A lot of people. It's recommended in all coding guidelines I've seen and required in the majority of them. The rationale is that if you add statements to a block without braces and forget to add the braces, you've introduced a difficult to find logic error. I follow the careful coding guideline[1] so it's not an issue which you choose as far as I'm concerned, but you'll find that braces around every compound statement is considered a best practice.

[1] Careful Coding Guideline: Turn your brain on before starting and keep it on while writing code.

Comments
Yes

It is always better to put the statements in if conditions in brackets.
And start using else if's.

# include<stdio.h>
# include<conio.h>
void main()
{
  int color;
  clrscr();
  printf("Enter any number:\n");
  scanf("%d",&color);
  if(color ==1)
{
    printf("\nviolet");
}
 else if(color==2)
{
    printf("\nindigo");
}
  else if(color==4)
{
    printf("\nblue");
}
 else if(color==8)
{
    printf("\ngreen");
}
  else if(color==16)
{
    printf("\nyellow");
}
  else if(color==32)
{
    printf("\norange");
}
else  if(color==64)
{
    printf("\nred");
}
  getch();
}

Yep,I know that have altered it a bit by putting some \n's, but that would just make your progams better.

Replace this code with the one you gave above.

the master its not working

the master its not working

take your original program, and try changing your == comparisons to && comparisons

(and change your main function to read int main (void) to remove everyone's distress :P )

.

#include <stdio.h>

void showcolor(int color)
{
   if ( color &&  1 ) puts("violet");
   if ( color &&  2 ) puts("indigo");
   if ( color &&  4 ) puts("blue");
   if ( color &&  8 ) puts("green");
   if ( color && 16 ) puts("yellow");
   if ( color && 32 ) puts("orange");
   if ( color && 64 ) puts("red");
}

int main()
{
   puts("showcolor(0)");
   showcolor(0);
   puts("showcolor(1)");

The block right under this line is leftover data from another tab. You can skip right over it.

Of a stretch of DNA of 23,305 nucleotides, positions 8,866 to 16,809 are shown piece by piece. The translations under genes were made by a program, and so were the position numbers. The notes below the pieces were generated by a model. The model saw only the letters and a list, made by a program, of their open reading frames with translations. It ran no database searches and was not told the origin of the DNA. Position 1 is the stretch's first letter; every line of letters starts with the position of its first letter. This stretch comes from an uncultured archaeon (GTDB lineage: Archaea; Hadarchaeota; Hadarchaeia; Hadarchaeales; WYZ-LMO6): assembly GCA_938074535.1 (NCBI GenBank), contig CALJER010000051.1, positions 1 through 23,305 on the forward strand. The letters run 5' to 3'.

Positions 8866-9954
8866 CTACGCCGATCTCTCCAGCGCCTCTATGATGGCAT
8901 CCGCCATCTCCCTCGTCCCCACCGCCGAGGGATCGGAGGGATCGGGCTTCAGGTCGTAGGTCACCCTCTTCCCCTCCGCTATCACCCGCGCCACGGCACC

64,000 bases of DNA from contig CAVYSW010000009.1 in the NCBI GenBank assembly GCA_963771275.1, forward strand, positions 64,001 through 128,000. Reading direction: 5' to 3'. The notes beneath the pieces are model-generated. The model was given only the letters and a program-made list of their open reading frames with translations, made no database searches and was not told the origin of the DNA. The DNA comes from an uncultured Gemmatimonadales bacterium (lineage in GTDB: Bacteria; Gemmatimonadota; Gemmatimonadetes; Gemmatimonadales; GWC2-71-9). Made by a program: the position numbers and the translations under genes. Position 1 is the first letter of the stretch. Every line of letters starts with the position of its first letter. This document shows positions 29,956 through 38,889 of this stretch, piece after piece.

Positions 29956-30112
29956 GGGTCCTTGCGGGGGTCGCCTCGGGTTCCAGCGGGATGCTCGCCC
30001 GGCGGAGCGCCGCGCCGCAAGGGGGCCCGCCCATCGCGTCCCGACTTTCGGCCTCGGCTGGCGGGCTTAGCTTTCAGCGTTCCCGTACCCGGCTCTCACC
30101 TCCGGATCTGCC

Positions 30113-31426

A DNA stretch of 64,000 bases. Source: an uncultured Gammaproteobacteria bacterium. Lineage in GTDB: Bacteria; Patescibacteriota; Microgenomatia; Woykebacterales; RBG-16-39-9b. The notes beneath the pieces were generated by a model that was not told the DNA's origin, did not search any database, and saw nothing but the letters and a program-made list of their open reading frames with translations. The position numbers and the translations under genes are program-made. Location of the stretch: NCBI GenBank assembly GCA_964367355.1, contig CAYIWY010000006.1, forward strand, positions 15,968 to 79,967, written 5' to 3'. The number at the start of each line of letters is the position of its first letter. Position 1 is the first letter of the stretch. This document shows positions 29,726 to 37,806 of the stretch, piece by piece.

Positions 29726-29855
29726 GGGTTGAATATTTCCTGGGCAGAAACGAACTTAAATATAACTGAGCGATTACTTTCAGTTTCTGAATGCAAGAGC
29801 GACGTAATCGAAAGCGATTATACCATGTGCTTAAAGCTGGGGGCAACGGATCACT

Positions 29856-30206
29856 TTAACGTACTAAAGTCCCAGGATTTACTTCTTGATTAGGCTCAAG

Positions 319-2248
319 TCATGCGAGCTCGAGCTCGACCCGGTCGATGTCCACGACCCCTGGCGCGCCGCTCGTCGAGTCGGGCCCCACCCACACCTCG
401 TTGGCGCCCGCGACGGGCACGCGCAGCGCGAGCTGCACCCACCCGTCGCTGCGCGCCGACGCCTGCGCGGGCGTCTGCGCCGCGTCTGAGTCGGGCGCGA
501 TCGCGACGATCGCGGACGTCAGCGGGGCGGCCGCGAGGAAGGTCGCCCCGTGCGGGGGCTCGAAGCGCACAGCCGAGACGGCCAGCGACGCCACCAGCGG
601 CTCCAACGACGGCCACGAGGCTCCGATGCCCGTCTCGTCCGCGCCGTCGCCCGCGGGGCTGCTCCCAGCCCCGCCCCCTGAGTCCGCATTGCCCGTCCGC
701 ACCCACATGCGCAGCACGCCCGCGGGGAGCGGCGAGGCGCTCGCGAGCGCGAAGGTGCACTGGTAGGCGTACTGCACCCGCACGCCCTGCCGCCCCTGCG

showcolor(1);
   return 0;
}

?

Comments
? :P

exactly. because what's the point of having 7 bits of color if you only have seven discrete colors. it seems obvious to me that the bit pattern intends to allow mixing.

e.g.:

showcolor(12)
"bluegreen"

.

>William, regarding your post (#11): I think that int main( void ) is the preferred way in C
I think we're looking into things far too much here. It works now, so let's just leave it at that, OK? :icon_wink:

I'll start using a void parameter from now on.

Comments
There's a difference :P

if ( color && 1 ) puts("violet");
if ( color && 2 ) puts("indigo");
if ( color && 4 ) puts("blue");
if ( color && 8 ) puts("green");
if ( color && 16 ) puts("yellow");
if ( color && 32 ) puts("orange");
if ( color && 64 ) puts("red");

Shouldn't it be a & and not a &&? Otherwise the && # is pointless.

Comments
yes, your're right. and this is embarrassing. :P

That's the point. ;)

aaah... ooops. dammit, i'm a mess.

i mean to use &... jeez. i almost, but not quite, had it right the first time on page 1 when i said &= . holy crap, this is embarrassing. i need to pay attention. i really do know better :$

this is what i meant:

#include <stdio.h>

void showcolor(int color)
{
   if ( color &  1 ) puts("violet");
   if ( color &  2 ) puts("indigo");
   if ( color &  4 ) puts("blue");
   if ( color &  8 ) puts("green");
   if ( color & 16 ) puts("yellow");
   if ( color & 32 ) puts("orange");
   if ( color & 64 ) puts("red");
}

int main()
{
   puts("showcolor(0)");
   showcolor(0);
   puts("showcolor(1)");
   showcolor(1);
   return 0;
}

.

i'd like to request that we delete all of my posts in this thread, and all posts referring to any of my posts in this thread.

in fact, lets just delete all posts except for the original post, and start over.

i dont have an excuse. i just want a mulligan.